Study under review: Effect of pasta in the context of lowglycaemic index dietary patterns on body weight and markers of adiposity: a systematic review and meta-analysis of randomised controlled trials in adults.
Pasta and rice constitute about 4.5% of our total grain intake in the U.S. Contrary to popular belief, pasta is considered a low-glycemic index (low-GI) food with a GI of less than 55. This characteristic could promote blood glucose control. For example, meals with pasta have a 35-50% lower glucose response compared to meals with white bread or cooked potatoes. This is attributed to the compact structure of pasta, which is composed of a network of starch and gluten, which reduces the ability of our digestive enzymes to break down the pasta for absorption. However, pasta is often cut by dieters attempting weight loss as it is commonly confused for a food that will spike blood sugar.
While there is some controversy surrounding the use of low-carbohydrate diets, there is evidence showing that the quality of the carbohydrates in a diet may play a role in weight loss success and reduction of chronic disease risk. For example, low glycemic diets have been shown to decrease bodyweight, albeit to a very small degree, and improve chronic disease risk compared to control diets. Higher intakes (about three daily servings) of whole grains are also associated with lower BMI and central adiposity. Additionally, diets higher in fiber seem to support improvements in body composition.
Foods that are lower in glycemic index (GI) or higher in fiber have the potential to dampen glucose spikes after a meal, promote fullness, and decrease the amount of total calories consumed. You can see the basics of how GI is measured in Figure 1. Although pasta has a low GI, it goes through refinement and processing methods that result in less total fiber than other grain options. However, it’s not clear whether pasta has any bearing on weight loss or measures of adiposity, which motivated the meta-analysis under review.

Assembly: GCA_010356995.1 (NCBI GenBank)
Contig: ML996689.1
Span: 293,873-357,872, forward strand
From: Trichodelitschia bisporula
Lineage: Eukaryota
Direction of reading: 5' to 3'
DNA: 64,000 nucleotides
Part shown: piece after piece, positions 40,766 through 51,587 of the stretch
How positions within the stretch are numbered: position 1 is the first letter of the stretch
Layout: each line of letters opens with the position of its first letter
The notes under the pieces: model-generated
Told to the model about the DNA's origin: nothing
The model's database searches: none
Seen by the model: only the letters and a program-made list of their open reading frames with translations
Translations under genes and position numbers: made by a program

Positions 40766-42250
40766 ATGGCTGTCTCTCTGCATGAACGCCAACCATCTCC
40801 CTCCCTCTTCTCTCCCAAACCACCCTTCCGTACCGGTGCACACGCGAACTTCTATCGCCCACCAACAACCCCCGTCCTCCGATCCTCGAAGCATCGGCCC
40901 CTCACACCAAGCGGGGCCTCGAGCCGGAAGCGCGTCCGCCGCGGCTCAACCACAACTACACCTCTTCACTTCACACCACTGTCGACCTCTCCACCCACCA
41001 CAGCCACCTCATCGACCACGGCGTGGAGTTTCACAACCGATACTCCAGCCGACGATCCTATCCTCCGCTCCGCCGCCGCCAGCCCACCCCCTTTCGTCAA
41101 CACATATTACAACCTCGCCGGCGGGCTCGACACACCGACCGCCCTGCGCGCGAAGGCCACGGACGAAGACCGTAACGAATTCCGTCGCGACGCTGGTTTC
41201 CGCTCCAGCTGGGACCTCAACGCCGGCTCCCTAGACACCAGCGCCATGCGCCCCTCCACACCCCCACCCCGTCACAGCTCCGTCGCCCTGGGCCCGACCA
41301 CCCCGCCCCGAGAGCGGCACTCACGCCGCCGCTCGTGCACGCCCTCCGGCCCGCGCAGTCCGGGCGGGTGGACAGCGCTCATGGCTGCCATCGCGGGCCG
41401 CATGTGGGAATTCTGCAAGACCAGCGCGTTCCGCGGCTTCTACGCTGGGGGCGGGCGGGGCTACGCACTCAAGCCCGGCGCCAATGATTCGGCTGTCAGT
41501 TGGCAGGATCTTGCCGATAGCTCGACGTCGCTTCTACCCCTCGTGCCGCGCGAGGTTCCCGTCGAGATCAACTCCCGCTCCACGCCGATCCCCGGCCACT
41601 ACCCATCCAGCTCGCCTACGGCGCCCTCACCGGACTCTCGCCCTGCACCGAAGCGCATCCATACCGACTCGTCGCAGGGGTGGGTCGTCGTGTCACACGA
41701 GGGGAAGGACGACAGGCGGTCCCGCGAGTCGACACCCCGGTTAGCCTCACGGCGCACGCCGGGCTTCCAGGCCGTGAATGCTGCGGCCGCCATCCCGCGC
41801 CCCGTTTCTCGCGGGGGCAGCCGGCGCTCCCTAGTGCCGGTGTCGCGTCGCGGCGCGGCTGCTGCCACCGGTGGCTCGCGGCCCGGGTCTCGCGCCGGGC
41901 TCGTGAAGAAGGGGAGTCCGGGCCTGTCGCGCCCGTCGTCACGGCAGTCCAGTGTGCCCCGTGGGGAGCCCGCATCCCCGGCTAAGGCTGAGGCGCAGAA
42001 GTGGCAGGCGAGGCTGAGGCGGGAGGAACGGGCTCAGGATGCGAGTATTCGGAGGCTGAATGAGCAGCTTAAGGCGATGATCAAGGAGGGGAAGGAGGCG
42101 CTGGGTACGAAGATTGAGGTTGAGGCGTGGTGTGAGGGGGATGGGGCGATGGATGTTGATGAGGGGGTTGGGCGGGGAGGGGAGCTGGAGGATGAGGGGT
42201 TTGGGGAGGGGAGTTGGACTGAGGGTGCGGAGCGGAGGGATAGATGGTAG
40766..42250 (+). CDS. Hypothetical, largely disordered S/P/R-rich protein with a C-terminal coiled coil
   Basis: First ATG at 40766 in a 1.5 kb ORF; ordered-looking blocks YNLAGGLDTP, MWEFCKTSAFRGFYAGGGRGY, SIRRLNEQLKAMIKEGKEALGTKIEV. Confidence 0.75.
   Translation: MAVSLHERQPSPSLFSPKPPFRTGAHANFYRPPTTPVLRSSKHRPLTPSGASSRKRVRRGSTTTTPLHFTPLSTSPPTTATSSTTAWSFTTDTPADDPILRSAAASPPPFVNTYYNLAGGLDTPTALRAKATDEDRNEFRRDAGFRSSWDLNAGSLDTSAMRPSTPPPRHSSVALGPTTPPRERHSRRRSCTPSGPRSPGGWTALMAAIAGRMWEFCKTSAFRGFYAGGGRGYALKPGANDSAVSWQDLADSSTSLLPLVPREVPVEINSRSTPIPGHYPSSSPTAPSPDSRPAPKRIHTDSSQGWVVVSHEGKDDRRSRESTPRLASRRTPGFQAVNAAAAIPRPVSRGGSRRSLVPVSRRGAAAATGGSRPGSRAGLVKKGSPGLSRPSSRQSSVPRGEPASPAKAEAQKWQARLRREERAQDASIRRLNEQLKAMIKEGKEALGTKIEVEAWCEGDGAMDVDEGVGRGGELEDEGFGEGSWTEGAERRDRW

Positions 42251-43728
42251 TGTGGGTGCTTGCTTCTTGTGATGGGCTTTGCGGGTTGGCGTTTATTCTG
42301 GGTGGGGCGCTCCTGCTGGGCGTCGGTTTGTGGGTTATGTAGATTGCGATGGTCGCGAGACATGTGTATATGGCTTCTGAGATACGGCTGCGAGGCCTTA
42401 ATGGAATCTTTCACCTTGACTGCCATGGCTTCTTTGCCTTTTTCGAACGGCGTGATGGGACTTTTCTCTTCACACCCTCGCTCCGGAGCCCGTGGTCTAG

Pasta is a low-glycemic index (GI) grain product. There is evidence to support the idea that low-GI diets may aid in weight loss. Therefore, pasta’s inclusion in diets for weight loss warrants review and is the topic of this recent meta-analysis.
Other Articles in Issue #43 (May 2018)
Eggcellent eggs part II: can people with diabetes safely eat two eggs per day?
This long-term follow-up to a study we covered way back in NERD #7 examined the effects of eggs on people with diabetes and prediabetes.
Whose performance benefits from nitrate supplementation?
The literature examining nitrates’ effects on performance is mixed. Part of the reason for the discrepancy may come down to training status
Interview: Andrew Vigotsky
In this interview with biomedical engineering PhD candidate Andrew Vigotsky, we talk biomechanics and the state of sports science research.
Does caloric restriction really make you live longer?
Two major hypothetical mechanisms of aging were put to the test in this human trial, the latest from the CALERIE project.
Interview: Lara Hyde, PhD
We chat with the creator and host of Nourishable about nutritional epigenomics and epigenetics, as well as the nuances of communicating science to the public.
Do vegetarians lack CCC insurance? A look into creatine, carnitine, and carnosine in vegetarian diets
These three molecules play an important role in sports performance. This trial is the longest interventional study to date looking at how switching to a lacto-ovo-vegetarian diet impacts them.
Does whey supplementation help muscle function recover after lifting?
In this review, we cover the first meta-analysis examining whey protein’s impact on muscle function recovery after resistance training.